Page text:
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What to virtualize with Microsoft Exchange
This article is part of the Virtual Data Center issue of May 2008, Vol 2
If you’re considering virtualizing Microsoft Exchange, it’s wise to be skeptical. But when properly designed and tested, the outcome is a smooth-running Exchange environment that offers all of virtualization’s benefits for some Exchange roles. First, consult Microsoft’s Virtual Machine Support Policy for Exchange Server 2003.Microsoft supports Exchange Server 2003 running on virtual machines (VMs) with the following: Virtual Server 2005 R2 or a later version; Microsoft Exchange Server 2003 Service Pack 2 (SP2) or a later SP version; Microsoft Virtual Server 2005 R2 Virtual Machine Additions installed on the guest OS; Exchange Server 2003 configured as a standalone server, not as part of a Windows cluster; Only the Microsoft Virtual Machine PCI SCSI Controller driver installed as a SCSI driver; The virtual hard disk with the Undo feature not enabled. Microsoft Exchange 2007 is not supported for virtualization, but with the upcoming release of Windows Server2008’s Hyper-V, full support from Microsoft is imminent. As far as VMware ...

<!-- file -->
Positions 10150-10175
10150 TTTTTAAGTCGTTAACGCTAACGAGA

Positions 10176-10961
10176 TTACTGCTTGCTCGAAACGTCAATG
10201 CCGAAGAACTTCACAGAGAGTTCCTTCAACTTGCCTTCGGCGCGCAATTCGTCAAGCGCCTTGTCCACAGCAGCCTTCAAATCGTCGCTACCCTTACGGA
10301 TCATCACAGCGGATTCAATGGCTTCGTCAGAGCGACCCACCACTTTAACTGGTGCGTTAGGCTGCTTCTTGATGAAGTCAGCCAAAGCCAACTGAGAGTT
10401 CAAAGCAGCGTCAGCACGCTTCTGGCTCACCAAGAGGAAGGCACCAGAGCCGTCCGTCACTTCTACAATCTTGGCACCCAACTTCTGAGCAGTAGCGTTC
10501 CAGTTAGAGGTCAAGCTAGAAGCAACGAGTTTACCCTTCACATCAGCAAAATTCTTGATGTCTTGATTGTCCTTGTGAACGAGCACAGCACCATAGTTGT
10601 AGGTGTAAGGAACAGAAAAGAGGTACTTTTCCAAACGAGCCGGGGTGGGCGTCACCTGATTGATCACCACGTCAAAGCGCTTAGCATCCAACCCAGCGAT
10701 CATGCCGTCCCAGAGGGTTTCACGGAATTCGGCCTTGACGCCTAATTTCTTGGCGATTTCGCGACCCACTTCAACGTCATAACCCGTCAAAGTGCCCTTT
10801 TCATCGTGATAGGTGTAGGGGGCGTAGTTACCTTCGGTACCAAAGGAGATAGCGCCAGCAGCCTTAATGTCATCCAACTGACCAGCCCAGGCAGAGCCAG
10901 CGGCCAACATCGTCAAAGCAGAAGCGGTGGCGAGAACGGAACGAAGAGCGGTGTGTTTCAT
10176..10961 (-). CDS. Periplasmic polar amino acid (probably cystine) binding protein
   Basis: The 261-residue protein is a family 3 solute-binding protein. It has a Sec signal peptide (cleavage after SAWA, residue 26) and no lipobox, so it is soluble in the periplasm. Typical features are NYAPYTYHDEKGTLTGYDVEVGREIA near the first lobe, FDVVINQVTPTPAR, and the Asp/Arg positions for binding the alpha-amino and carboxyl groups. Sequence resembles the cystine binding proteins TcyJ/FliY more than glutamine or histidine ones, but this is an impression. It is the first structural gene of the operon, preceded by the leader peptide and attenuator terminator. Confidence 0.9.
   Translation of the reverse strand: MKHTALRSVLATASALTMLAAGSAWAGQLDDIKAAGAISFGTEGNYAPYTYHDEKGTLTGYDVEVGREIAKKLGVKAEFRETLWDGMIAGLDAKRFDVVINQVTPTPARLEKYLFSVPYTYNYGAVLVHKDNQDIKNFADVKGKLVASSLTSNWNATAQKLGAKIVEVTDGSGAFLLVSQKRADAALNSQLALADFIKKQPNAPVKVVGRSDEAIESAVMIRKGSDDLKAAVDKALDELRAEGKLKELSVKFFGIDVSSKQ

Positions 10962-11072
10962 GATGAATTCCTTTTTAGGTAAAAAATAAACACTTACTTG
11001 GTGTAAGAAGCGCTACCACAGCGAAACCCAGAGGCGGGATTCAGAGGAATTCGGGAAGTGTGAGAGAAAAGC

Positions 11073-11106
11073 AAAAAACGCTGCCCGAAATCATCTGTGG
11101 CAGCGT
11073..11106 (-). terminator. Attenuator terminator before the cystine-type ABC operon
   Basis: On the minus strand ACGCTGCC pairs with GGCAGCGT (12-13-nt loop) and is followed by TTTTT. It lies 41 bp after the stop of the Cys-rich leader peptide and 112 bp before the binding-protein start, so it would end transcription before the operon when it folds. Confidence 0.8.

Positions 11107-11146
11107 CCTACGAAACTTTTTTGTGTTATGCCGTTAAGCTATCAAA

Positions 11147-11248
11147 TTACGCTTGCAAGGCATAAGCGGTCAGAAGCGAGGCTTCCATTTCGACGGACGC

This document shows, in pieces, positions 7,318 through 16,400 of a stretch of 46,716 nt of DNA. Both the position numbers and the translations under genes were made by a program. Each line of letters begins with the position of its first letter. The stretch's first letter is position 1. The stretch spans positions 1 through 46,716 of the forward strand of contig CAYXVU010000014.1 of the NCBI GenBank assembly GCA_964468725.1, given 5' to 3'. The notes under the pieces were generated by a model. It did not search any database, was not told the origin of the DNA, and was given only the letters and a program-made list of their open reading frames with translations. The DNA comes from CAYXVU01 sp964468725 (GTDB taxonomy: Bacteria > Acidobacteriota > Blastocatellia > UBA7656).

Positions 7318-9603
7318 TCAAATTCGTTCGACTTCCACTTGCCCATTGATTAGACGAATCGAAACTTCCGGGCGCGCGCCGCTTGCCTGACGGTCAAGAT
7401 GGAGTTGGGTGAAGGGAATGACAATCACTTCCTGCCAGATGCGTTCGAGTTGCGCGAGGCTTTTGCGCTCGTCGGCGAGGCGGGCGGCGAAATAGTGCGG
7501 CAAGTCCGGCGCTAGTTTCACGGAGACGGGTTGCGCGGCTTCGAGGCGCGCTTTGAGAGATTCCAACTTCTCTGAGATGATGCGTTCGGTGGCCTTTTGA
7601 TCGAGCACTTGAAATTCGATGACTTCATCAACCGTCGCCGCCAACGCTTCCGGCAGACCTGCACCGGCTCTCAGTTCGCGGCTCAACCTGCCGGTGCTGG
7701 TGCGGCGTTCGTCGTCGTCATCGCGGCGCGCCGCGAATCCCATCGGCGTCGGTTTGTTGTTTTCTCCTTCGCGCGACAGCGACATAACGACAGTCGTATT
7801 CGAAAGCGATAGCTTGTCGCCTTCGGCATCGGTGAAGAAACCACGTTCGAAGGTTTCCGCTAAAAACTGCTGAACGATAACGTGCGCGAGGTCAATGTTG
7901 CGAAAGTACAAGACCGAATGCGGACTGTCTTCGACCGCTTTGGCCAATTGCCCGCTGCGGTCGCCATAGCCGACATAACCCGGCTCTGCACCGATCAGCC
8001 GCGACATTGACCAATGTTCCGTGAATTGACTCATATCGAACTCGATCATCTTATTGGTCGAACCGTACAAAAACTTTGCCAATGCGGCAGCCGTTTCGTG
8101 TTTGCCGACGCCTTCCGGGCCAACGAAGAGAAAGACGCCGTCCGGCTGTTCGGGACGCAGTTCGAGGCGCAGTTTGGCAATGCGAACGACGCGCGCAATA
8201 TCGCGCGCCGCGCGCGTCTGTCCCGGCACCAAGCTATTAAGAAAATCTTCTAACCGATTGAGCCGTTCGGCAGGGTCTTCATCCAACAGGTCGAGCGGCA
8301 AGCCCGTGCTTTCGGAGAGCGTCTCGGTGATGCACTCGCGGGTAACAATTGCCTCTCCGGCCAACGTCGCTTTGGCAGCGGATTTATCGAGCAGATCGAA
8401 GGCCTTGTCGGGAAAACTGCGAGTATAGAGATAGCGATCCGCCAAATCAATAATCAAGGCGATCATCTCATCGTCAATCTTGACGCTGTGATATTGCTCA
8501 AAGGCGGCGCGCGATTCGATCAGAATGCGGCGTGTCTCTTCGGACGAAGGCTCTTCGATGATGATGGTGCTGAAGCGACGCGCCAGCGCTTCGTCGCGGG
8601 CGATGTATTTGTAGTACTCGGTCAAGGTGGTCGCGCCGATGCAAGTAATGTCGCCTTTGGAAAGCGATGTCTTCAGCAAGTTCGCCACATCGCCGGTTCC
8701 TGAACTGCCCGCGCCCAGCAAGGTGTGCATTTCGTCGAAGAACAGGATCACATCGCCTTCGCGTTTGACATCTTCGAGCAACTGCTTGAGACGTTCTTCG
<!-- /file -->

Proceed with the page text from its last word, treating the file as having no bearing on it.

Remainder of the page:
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Features in this issue
Virtualization deployments often introduce I/O bottlenecks at various levels of your physical infrastructure and undercut the gains of virtual servers. But with today’s tools, you can identify and loosen I/O choke holds at their source.
Virtualizing mission-critical systems like email can aid with storage and disaster recovery. But without understanding system requirements and mandates like Sarbanes-Oxley, you’ll get derailed
Virtualizing only certain aspects of Microsoft Exchange helps you get the benefits without undermining performance, says an expert.